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The GoodYears after it's release Fallout is a name that still commands respect among rpg gamers and gaming enthusiasts alike and with good reason. After Diablo broke everyone's pre-conceptions by providing a FUN rpg-like experience based around a tile-based isometric gameworld, Interplay took the hint and developed a game that capitalized on the new graphic trend but enhanced the roleplaying side of things instead of being a medieval-themed whack-a-mole.
Thinking back a little it was quite a gamble for Interplay, but to their credit they did stack the deck to their advantage: Fallout was the first title to come out of their newly-formed rpg division, and as such paid homage to one of the company's greatest hits: the classic Wasteland (in fact the game is pretty much an unofficial remake). Interplay was NOT going to let this one fail on them and from the moment it came out it became evident the care and quality in design poured on it.
As with most legendary games everything has already been said about them, so I can be brief and just summarize why it rocks so. For starters this was the first rpg in a while that really took to heart the "role" in roleplaying, and as such allowed you to pretty much do whatever you wanted. This philosophy first became evident when you started your game through the character generation page and you realized that there were no classes... that's right, no predefined molds to get stuck into. Instead S.P.E.C.I.A.L. (as the character system got named) allowed you to shuffle a predefined level of attributes that molded the basic high and lows of your character and then you distributed your assorted points in the real heart of the beast: the skill system.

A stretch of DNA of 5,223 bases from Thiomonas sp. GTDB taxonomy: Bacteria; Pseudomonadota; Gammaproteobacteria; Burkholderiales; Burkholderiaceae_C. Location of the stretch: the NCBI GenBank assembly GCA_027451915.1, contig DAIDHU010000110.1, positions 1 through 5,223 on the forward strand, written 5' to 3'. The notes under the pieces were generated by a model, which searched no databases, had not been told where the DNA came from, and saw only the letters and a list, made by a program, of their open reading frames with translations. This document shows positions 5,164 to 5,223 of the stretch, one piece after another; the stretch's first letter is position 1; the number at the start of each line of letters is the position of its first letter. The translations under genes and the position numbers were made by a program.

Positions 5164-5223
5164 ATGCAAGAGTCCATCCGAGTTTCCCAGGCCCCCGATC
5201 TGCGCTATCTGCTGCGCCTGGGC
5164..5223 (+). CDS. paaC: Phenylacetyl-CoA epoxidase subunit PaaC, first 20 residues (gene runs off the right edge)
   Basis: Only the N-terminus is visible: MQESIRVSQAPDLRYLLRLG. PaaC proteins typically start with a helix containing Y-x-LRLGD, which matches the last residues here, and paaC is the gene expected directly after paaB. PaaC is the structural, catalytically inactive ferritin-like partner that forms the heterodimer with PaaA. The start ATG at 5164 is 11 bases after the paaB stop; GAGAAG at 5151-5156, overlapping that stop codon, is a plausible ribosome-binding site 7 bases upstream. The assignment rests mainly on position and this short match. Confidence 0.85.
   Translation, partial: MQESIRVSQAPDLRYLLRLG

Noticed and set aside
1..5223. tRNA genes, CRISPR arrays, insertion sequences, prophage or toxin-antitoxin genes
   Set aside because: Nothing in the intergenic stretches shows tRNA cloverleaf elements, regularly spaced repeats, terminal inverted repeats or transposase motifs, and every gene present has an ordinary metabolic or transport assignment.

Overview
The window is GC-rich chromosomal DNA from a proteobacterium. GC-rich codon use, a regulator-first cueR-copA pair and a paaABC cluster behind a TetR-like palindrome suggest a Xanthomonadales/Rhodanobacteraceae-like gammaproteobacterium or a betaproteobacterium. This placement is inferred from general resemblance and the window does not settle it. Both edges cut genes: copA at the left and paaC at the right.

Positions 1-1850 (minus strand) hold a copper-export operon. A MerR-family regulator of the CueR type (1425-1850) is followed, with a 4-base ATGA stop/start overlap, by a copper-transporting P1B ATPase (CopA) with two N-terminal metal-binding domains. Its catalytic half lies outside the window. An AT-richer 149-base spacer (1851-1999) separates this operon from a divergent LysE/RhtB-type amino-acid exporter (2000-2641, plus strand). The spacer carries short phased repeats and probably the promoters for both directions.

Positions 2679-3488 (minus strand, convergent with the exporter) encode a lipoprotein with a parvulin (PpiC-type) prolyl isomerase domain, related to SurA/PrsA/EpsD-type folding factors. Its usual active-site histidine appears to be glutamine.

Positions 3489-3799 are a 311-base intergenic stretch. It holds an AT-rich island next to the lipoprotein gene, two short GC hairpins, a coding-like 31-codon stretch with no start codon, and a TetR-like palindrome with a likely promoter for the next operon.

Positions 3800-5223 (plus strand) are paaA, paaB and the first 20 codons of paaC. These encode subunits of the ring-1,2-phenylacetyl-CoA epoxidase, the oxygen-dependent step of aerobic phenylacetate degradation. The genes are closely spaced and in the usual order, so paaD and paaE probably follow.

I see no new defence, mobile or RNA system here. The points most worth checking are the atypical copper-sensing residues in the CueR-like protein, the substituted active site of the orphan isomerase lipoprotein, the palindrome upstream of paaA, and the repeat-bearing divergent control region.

Summing up every possible action under a specific skill (small arms for gunfire, science for hacking and stuff like that, etc.) the developers crafted a solid gameplay system under which mostly every possible action was available. Yes, skill systems are not new, but Fallout's system managed to hit the spot on just about everything, by leaving out ambiguous, yet always present rpg skills like "leadership" or "octopramancy" (??) and simply focusing on correctly modeling a small list of solid, down-to-earth ones, that became the foundation for the solid gameplay. Gameplay which develops like a good-ol'-fashioned adventure game which relied on these skills to provide different paths and solutions to the problems at hand as well as provide different ways for you to interact with the gameworld. It's easy to see where the whole thing takes you: want to charm your way to the bad guy's lair by seducing the guard? You'd better have the right dialogue skills, which allow you to select more options when talking, and be the right person for the job (yes, Fallout is amongst the first games that I knew of that made actual distinctions in gameplay for male and female characters). Want to hack the security system so as to toast him with no effort? That's what those science points are for. Your character has no brains and needs to resort to violence? Go for it! As your character develops you construct him/her into whatever character suits your playing style and the addition of starting traits and the chance to select unique perks when leveling up allows you to add different, rule-bending capabilities to your character that keep things interesting as you can always add a nice twist to your character by say... adding bonus moves to your action pool, or making you a night-creature that gains bonuses when the sun goes down but penalizes you during daytime...